Marcus Aurelius (according the Edward Gibbon and other historians) dealt the Empire a long-term blow when he broke with tradition by choosing his only surviving son, Commodus, to be his successor, rather than following the tradition of chosing the best man for the job and officially adopting him. To the consternation of his legions, Aurelius never chose a military commander over his own son. When you decide to abandon actual history at the very beginning of your story, the rest falls apart.
Secondly, Commodus was murdered by his concubine (who drugged his wine) and a wrestler (who strangled him) in his palace. In fact, it took a few days for everyone in Rome to come to finally believe that he was actually dead. HE WAS NOT KILLED in a single-handed combat with the commander of the army (either Stephen Boyd or Russell Crowe).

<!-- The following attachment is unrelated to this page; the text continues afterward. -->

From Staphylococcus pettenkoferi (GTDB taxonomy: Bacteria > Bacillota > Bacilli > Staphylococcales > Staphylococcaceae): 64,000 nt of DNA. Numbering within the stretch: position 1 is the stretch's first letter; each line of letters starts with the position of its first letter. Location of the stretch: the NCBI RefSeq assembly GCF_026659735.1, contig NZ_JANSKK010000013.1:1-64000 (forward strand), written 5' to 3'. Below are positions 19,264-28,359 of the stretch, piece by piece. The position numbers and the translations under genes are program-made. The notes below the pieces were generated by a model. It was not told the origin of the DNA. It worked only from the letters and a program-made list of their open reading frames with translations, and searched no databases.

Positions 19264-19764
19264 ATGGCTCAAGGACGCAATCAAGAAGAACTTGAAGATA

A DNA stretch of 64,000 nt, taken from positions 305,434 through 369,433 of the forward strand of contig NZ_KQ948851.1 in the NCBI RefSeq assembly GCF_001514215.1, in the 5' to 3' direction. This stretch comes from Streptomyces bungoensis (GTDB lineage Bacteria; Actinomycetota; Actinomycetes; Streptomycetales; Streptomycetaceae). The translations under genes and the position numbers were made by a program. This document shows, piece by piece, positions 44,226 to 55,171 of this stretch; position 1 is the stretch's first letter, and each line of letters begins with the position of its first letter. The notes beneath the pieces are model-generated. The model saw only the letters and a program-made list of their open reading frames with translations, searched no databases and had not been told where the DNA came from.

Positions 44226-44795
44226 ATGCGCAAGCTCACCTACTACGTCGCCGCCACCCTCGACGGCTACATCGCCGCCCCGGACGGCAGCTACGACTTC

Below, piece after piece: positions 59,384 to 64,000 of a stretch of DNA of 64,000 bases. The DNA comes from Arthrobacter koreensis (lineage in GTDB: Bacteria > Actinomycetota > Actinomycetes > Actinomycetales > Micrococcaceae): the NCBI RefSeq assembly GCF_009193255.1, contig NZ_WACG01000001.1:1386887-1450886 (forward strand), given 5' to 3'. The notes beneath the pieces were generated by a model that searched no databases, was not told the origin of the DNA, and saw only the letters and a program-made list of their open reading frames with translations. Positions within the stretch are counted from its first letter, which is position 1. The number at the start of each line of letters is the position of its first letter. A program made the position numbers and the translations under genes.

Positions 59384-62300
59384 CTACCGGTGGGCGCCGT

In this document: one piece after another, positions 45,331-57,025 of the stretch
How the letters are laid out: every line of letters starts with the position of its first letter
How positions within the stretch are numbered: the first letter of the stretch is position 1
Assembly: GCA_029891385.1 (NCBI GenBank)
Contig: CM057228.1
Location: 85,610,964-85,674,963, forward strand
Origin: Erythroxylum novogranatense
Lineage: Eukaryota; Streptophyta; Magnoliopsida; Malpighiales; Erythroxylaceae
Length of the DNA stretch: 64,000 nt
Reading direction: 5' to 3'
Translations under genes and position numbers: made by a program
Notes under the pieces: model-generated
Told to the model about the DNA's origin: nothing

Third, there is no historical evidence that a group of barbarians were burned alive in the Roman forum, as this 1964 film depects. The screenwriter seems to have simply lost his grip on any sort of reality and went totally "Hollywood.Read more ›